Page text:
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Features

  •  I heard some elk bugling last week when the moon was full. This wasn’t a real challenge call by the “king of the valley” but just a few youngsters — probably yearlings — trying out their calls, not understanding what they were doing but stirred by the moonlight and the distant calls of other elk far, far away.

  • It has been so cold the past week that it was difficult not to think about autumn. However, the weather forecasters have all agreed that this week will be better. We will return to summer temperatures, and then we will all be complaining about the heat.

    The spring flowers have all been seen in May and June. Then comes a lull when we don’t seem to find anything new blooming, and then comes August. August is gentian month when most of our native gentians bloom. 

  • Gunner was just a puppy when he first earned his nickname: “miracle dog.” 

    One night, without warning, the boxer jumped up on a table and swallowed a shish kebab, including the skewer. His Aurora family, Floyd and Cheryl Dunstan, took Gunner to an animal hospital, where he earned his nickname from the vet after the skewer was removed without incident. 

  • By Stephen Knapp

    For the Courant

  •  There were two swallows flying around the yard last evening. It was just before dark, and I was pleased to see them for the usual residents of one of my bird boxes, a pair of violet-green swallows, did not return this year, and I have sorely missed them.

  • After stepping out of a limo, the group of high-school-aged kids, decked out in tuxedos and dresses, walked into the main lodge of the camp and were confronted with all the magic of prom.

  • She was only about halfway up the wall when 10-year-old Elsie Gothman got stuck.
    It was her first time climbing, and she was going up the most challenging part of the climbing wall at the Clear Creek Recreation Center in Idaho Springs.

  • More than a thousand ladybugs spilled out of a container into the eager hands of children on Aug. 1 as part of a Ladybug Launch event hosted by the nonprofit Scraps-to-Soil.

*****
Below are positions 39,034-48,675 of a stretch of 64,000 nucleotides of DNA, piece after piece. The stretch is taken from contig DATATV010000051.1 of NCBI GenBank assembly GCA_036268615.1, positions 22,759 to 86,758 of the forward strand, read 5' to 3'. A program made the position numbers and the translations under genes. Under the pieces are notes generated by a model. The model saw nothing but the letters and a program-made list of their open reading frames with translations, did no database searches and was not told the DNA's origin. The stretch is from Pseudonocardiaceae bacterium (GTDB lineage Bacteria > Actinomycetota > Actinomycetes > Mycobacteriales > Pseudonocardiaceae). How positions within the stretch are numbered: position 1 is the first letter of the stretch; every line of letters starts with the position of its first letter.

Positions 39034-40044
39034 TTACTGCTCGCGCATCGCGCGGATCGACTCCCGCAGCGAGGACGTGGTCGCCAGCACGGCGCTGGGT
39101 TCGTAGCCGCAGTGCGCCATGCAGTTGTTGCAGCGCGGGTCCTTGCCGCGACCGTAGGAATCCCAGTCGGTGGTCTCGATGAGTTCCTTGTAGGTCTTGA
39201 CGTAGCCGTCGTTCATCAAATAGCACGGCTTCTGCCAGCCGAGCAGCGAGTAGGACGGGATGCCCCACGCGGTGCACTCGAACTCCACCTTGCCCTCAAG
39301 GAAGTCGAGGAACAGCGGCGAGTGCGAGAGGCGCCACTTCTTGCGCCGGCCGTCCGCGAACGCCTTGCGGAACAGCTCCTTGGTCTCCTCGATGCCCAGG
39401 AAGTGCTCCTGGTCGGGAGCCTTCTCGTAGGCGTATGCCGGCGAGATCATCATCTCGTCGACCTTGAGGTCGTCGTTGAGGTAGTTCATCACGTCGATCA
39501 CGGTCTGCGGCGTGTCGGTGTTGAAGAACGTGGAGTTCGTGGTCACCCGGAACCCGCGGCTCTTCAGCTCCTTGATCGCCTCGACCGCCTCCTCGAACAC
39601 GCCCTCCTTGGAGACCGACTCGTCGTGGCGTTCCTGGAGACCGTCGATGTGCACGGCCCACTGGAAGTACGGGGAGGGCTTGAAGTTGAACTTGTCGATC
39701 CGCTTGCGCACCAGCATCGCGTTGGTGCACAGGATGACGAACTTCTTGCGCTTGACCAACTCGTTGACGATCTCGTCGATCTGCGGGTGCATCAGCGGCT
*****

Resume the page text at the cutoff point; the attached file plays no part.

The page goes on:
• Once more we are having unpredictable weather. But it is August, and August seems to have trouble deciding what to do.
    It is generally a very nice month with a bit more rain than usual. But it also seems to think it is supposed to usher in fall, so it is sometimes cold, gray and miserable. It is the one month of the year when we can find a variety of fungi growing in the woods.

  • Ethiopian-born Dawit Woldeyohannes, the new pastor at First Baptist Church in Idaho Springs, is quick to laugh and tell stories in his British-accented English.

    Woldeyohannes, who grew up in Addis Ababa, the capital and largest city in Ethiopia, recalled how a woman in the congregation recently asked him what part of Scotland he was from.

    “I’ve never been to Scotland,” Woldeyohannes said with a laugh, adding he spent many of his formative years learning at the British Consulate in Ethiopia.

  •  I always associate the Townsend’s solitaire, Myadestes townsendi, with working in the garden. For many years, a pair of these little gray birds nested just across the road on my neighbor’s property. The male chose the utility line, which ran along the road, as one of his territorial perches.

    At first, he used it to mark his territory boundary by singing from it several times a day. Later, when the female was incubating eggs, he sat on the wire, letting her know that he was nearby with a repetitive one-note whistle.